Tourists cash in on sliding Aussie dollar

OVERSEAS tourists and Australia's $24 billion tourism industry stand to gain most from this week's collapse in the value of the Australian dollar.

As the Aussie dollar traded at a low of US70.90 cents yesterday, Northern Rivers Tourism Chief Executive Russell Mills said the depressed tourism industry was hopeful of a turnaround, despite the current global economic crisis.

The slide in the dollar has already given overseas tourists visiting the North Coast an unexpected increase in their spending power, which has allowed visitors like Peter Mustelin, from Finland, to spend that little extra during his eight-week stay.
“I have already noticed a difference and I'm not feeling guilty about spending money I have not budgeted for,” he said.

Mr Mustelin, who has been staying with friends at Suffolk Park, has travelled from the Gold Coast to Byron Bay in the past two weeks.

“I have just decided to rent a car for a week to go on a road trip to Sydney. I was able to do this because of the dollar's fall,” Mr Mustelin said.

Mr Mills said exchange rate fluctuations would not have an immediate effect in attracting tourists, as visitors usually booked flights around three months in advance.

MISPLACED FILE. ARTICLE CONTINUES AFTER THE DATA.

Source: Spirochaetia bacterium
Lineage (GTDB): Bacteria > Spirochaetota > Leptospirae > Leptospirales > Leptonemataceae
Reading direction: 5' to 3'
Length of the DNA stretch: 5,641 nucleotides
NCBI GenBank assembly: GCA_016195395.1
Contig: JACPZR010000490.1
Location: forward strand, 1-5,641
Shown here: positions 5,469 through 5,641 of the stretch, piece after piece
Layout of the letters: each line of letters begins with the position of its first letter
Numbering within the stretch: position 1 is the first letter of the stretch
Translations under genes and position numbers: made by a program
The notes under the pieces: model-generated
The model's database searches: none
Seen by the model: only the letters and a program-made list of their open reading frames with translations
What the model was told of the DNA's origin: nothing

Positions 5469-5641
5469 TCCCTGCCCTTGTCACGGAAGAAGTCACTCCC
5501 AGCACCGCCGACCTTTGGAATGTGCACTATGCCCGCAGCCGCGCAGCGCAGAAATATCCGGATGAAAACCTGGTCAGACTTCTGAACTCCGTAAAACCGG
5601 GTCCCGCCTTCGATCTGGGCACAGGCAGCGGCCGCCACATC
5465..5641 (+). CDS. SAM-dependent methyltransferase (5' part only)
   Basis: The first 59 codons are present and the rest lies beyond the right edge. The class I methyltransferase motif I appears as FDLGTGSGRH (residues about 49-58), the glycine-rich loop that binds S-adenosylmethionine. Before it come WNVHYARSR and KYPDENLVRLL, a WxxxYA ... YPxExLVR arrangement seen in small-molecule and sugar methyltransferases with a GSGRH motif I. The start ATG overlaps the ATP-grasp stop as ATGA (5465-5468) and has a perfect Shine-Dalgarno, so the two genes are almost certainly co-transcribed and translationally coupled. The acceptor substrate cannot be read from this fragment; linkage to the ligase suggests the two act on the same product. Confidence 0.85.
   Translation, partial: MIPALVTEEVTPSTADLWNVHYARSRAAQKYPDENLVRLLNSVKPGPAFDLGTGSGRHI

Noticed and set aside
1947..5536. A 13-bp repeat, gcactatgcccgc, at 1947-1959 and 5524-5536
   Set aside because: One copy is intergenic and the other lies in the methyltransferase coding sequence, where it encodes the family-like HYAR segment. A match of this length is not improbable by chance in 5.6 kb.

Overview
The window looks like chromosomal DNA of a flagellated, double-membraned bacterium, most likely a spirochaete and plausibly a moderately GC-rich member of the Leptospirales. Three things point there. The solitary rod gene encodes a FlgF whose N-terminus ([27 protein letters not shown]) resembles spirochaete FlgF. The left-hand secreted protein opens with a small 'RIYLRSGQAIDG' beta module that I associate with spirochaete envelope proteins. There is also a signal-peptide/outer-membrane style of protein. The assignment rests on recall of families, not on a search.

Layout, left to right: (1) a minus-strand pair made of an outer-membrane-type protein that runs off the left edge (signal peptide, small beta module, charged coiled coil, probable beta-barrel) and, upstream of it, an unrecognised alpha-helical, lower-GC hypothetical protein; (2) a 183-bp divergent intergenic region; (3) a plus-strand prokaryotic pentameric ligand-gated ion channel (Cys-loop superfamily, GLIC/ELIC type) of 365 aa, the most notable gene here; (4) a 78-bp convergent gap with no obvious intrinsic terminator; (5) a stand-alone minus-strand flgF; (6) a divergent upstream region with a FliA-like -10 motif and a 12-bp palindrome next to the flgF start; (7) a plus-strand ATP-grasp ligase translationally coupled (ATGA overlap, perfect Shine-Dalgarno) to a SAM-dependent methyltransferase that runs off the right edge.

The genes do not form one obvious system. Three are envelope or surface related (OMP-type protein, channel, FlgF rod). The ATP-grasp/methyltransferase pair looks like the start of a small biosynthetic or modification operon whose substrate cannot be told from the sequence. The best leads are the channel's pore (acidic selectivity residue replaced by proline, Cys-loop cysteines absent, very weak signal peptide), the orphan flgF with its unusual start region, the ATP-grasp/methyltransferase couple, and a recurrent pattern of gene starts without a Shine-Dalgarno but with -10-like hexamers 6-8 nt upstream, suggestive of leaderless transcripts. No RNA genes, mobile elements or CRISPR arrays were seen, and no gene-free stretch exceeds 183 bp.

“However, it will have an immediate impact for the industry in that those tourists already here have more disposable cash to spend,” Mr Mills said.

“Tourists on the North Coast now have that extra cash to do activities and visit attractions they may not have ordinarily done.”

Mr Mills said the North Coast's tourism industry had suffered in the past year due to economic factors, interest rates, fuel prices and the bad weather.

“Australia ranks well in the Western world for great value, so I have no doubt the number of visitors coming here will improve,” he said.

Tourism Australia estimates about 5.6 million overseas tourists have visited Australia already this year.

It forecasts that number will grow to 8.7 million by 2017, although global economic uncertainty can affect these figures.

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